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FAST Act Brings Holiday Cheer to Issuers


"Fixing America's Surface Transportation Act," also known as the FAST Act, was signed by President Obama on December 4, 2015. Although primarily aimed at authorizing spending on highway and transit projects, the FAST Act includes several provisions intended to facilitate the resale of securities, enhance certain aspects of the Jumpstart Our Business Startups Act (JOBS Act) and modernize disclosure requirements for registrants filing documents with the Securities and Exchange Commission (SEC). Overall, the accommodations provided by the FAST Act are intended to improve access to capital and reduce the issuer's costs and burdens of preparing disclosure documents, all while providing investors with information material to their investment decision.

New Resale Exemption

Effective immediately, the FAST Act amends the Securities Act of 1933, as amended (the Securities Act), by adding a new Section 4(a)(7), which is an exemption from the registration requirements of the Securities Act for certain resales of securities. The new Section 4(a)(7) exempts a resale of securities from registration if, among other things:

  • Each purchaser of the securities is an "accredited investor."
  • Neither the seller, nor anyone acting on their behalf, engages in general solicitation or advertising related to the sale of the securities.
  • The seller is not an underwriter, the issuer of the securities or a direct or indirect subsidiary of the issuer.
  • Neither the seller nor any person receiving a commission in the transaction (including a broker-dealer) is subject to a "bad actor" disqualification.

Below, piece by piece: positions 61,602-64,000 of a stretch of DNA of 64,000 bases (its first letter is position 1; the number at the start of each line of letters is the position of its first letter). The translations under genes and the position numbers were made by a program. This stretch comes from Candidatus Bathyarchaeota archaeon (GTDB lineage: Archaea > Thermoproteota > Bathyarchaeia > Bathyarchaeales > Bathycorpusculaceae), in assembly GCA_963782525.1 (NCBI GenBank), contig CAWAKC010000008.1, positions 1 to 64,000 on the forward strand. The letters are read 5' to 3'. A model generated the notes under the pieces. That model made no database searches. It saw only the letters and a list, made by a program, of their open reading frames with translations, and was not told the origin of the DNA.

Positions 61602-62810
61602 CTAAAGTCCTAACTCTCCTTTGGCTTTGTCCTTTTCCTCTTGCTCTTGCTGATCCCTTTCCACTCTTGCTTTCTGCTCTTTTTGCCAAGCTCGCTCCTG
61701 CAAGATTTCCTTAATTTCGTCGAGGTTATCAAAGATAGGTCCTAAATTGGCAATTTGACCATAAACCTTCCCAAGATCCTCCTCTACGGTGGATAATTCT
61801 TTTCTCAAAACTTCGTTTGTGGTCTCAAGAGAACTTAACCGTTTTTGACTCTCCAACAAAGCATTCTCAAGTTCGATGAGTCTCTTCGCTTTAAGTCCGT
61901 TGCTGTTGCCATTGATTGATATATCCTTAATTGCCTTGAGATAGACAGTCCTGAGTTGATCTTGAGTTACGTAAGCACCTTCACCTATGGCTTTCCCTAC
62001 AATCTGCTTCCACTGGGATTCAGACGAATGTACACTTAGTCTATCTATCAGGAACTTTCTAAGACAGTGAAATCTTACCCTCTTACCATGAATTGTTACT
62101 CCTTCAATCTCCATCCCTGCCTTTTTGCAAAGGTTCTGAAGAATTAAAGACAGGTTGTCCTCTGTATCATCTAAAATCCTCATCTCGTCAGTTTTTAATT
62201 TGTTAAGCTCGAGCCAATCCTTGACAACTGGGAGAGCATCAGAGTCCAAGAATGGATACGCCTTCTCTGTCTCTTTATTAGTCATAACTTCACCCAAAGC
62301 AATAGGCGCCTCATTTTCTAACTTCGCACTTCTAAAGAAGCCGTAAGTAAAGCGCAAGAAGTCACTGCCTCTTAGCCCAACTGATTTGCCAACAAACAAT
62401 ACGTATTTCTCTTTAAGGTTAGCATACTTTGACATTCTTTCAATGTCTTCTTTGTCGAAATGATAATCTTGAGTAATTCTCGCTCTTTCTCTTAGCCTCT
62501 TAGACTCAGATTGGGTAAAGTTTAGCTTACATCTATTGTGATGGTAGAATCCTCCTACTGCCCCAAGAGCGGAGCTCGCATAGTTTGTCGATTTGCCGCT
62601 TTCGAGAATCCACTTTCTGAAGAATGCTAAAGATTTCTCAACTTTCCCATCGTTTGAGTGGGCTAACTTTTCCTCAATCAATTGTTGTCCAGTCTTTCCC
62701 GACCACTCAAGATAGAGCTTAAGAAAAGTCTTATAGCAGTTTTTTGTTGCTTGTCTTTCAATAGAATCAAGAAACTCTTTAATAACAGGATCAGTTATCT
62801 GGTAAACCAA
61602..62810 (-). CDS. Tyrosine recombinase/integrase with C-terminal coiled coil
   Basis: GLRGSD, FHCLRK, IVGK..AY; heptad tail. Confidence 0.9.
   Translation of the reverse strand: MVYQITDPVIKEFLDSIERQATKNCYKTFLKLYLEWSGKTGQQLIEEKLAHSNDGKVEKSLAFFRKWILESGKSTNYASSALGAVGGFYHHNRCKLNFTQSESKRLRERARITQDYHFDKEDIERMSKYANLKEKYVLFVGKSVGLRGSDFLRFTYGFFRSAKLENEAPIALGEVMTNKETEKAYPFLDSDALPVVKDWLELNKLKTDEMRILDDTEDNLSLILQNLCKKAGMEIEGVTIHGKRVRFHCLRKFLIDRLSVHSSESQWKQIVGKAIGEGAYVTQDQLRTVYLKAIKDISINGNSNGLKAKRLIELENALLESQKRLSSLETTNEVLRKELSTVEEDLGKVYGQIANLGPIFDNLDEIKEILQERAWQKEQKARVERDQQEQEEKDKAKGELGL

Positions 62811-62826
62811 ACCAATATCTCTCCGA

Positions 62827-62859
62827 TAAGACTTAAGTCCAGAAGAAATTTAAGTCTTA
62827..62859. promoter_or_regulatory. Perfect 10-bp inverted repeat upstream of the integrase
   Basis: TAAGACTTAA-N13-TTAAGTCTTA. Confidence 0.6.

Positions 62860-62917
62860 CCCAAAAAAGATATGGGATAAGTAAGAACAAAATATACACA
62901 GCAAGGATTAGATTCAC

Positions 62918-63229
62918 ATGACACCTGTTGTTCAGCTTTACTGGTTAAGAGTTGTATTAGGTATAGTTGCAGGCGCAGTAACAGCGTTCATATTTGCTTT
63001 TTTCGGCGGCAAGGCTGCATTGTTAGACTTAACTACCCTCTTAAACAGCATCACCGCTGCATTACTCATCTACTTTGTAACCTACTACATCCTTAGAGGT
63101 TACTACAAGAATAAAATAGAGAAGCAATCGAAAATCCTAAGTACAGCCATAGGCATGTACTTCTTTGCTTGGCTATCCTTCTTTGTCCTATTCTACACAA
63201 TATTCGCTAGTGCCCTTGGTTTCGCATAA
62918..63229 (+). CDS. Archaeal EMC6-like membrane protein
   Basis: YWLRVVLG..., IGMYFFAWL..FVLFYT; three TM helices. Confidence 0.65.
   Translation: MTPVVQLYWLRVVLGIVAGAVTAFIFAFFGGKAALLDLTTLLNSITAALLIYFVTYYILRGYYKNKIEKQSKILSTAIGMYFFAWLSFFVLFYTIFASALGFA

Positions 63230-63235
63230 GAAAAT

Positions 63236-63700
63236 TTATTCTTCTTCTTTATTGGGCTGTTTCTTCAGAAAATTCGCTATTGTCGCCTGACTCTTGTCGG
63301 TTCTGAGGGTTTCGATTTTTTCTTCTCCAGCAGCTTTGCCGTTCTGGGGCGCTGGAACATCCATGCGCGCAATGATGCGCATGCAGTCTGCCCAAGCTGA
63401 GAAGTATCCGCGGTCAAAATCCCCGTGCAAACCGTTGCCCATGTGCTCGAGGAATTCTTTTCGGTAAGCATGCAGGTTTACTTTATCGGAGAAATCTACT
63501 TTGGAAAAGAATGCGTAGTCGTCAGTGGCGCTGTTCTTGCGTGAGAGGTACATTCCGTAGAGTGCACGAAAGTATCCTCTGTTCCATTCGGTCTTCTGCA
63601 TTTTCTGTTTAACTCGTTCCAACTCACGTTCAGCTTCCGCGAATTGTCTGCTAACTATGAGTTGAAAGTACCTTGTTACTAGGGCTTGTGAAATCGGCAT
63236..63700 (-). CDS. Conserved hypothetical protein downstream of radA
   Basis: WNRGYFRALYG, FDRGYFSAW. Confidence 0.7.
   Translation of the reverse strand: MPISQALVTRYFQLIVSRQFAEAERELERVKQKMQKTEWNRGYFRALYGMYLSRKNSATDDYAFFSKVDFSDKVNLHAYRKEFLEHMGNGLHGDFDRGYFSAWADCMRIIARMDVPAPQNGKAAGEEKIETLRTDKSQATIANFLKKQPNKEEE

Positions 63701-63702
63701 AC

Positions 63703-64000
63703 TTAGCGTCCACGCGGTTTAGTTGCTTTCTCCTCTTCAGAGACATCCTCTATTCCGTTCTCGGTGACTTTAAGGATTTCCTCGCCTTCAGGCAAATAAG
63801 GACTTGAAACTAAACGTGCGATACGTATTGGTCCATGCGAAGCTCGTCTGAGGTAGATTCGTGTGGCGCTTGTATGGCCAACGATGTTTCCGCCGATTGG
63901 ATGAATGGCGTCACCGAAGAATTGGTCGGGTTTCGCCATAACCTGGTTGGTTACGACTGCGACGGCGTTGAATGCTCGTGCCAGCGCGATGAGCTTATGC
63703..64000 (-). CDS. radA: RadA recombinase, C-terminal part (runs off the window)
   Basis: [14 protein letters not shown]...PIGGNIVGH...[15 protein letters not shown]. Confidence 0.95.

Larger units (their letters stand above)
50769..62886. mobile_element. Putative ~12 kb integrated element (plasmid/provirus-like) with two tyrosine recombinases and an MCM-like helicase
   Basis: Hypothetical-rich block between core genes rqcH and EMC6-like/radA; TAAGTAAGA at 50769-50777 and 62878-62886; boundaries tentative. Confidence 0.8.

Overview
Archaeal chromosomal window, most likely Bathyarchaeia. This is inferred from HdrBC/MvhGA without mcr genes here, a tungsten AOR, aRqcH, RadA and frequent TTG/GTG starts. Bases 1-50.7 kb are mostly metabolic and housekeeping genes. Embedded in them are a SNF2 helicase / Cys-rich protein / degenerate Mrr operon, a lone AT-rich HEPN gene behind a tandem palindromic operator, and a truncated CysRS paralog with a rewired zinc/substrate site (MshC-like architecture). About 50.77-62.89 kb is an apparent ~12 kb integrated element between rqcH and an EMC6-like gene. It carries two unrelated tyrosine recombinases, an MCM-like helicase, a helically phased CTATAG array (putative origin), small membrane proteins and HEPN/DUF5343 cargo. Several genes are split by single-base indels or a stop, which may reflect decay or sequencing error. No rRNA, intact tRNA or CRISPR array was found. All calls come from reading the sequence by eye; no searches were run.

• The issuer is not a blank check, blind pool or shell company or in bankruptcy or receivership.
  • The securities are of a class that has been authorized and outstanding for at least 90 days before the date of the transaction.
  • The securities are not part of an unsold allotment to, or a subscription or participation by, a broker-dealer.
  • In the event that the securities were issued by a non-reporting issuer, the seller makes available to the purchaser certain specified information concerning the issuer and the securities.

Section 4(a)(7) securities are considered "restricted securities" and "covered securities" for blue sky purposes.

Sellers considering sales under Rule 144 may consider selling under Section 4(a)(7) without Rule 144's volume and manner of sale limitations, although sales under Section 4(a)(7) will be "restricted securities" while securities sold under Rule 144 are unrestricted. Issuers considering sales under Rule 144A may consider selling under Section 4(a)(7) without Rule 144A's requirement to sell only to qualified institutional buyers, although Section 4(a)(7) securities must be outstanding for at least 90 days.

Amendments to the JOBS Act for Emerging Growth Companies

  • Reducing EGC Public Filing Period Prior to Road Shows: Effective immediately, issuers pursuing initial public offerings as an emerging growth company (EGC) under the JOBS Act may now publicly file their IPO registration statements with the SEC only 15 days before a road show, a reduction from the prior rule requiring 21 days.
  • EGC Grace Period: Effective immediately, an issuer that qualifies as an EGC at the time that it submits its confidential IPO registration statement to the SEC and subsequently ceases to qualify as an EGC may continue to avail itself of the benefits of being an EGC until the earlier of (i) the date on which the issuer consummates its IPO pursuant to that IPO registration statement, or (ii) the end of a one-year period beginning on the date the issuer ceases to be an EGC.